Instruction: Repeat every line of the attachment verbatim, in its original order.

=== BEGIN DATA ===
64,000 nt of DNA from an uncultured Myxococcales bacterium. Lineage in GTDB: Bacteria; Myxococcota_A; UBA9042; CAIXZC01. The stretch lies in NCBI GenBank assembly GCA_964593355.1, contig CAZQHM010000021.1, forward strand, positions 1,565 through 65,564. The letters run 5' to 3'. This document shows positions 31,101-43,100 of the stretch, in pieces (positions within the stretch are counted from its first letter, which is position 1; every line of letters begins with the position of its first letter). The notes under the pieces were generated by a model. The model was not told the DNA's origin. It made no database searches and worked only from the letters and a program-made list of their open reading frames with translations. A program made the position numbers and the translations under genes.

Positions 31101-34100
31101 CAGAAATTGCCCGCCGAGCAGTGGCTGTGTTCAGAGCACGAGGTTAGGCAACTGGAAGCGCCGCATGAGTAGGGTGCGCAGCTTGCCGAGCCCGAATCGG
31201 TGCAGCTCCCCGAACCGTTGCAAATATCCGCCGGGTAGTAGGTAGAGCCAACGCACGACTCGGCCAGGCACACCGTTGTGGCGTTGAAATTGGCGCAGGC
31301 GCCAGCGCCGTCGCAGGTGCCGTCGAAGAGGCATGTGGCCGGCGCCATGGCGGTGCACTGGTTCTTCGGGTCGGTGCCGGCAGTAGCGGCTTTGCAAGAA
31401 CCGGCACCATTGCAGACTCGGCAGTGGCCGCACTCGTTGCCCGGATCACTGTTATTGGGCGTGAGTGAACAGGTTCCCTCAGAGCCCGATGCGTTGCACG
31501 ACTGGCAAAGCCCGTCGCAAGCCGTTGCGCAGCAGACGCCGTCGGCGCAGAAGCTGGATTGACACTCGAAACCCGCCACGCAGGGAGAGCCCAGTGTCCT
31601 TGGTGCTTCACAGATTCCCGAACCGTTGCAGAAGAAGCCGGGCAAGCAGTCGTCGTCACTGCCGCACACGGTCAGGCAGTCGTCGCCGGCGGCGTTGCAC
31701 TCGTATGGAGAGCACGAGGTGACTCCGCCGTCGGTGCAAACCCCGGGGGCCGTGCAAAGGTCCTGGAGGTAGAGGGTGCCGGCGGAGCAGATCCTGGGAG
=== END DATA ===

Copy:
64,000 nt of DNA from an uncultured Myxococcales bacterium. Lineage in GTDB: Bacteria; Myxococcota_A; UBA9042; CAIXZC01. The stretch lies in NCBI GenBank assembly GCA_964593355.1, contig CAZQHM010000021.1, forward strand, positions 1,565 through 65,564. The letters run 5' to 3'. This document shows positions 31,101-43,100 of the stretch, in pieces (positions within the stretch are counted from its first letter, which is position 1; every line of letters begins with the position of its first letter). The notes under the pieces were generated by a model. The model was not told the DNA's origin. It made no database searches and worked only from the letters and a program-made list of their open reading frames with translations. A program made the position numbers and the translations under genes.

Positions 31101-34100
31101 CAGAAATTGCCCGCCGAGCAGTGGCTGTGTTCAGAGCACGAGGTTAGGCAACTGGAAGCGCCGCATGAGTAGGGTGCGCAGCTTGCCGAGCCCGAATCGG
31201 TGCAGCTCCCCGAACCGTTGCAAATATCCGCCGGGTAGTAGGTAGAGCCAACGCACGACTCGGCCAGGCACACCGTTGTGGCGTTGAAATTGGCGCAGGC
31301 GCCAGCGCCGTCGCAGGTGCCGTCGAAGAGGCATGTGGCCGGCGCCATGGCGGTGCACTGGTTCTTCGGGTCGGTGCCGGCAGTAGCGGCTTTGCAAGAA
31401 CCGGCACCATTGCAGACTCGGCAGTGGCCGCACTCGTTGCCCGGATCACTGTTATTGGGCGTGAGTGAACAGGTTCCCTCAGAGCCCGATGCGTTGCACG
31501 ACTGGCAAAGCCCGTCGCAAGCCGTTGCGCAGCAGACGCCGTCGGCGCAGAAGCTGGATTGACACTCGAAACCCGCCACGCAGGGAGAGCCCAGTGTCCT
31601 TGGTGCTTCACAGATTCCCGAACCGTTGCAGAAGAAGCCGGGCAAGCAGTCGTCGTCACTGCCGCACACGGTCAGGCAGTCGTCGCCGGCGGCGTTGCAC
31701 TCGTATGGAGAGCACGAGGTGACTCCGCCGTCGGTGCAAACCCCGGGGGCCGTGCAAAGGTCCTGGAGGTAGAGGGTGCCGGCGGAGCAGATCCTGGGAG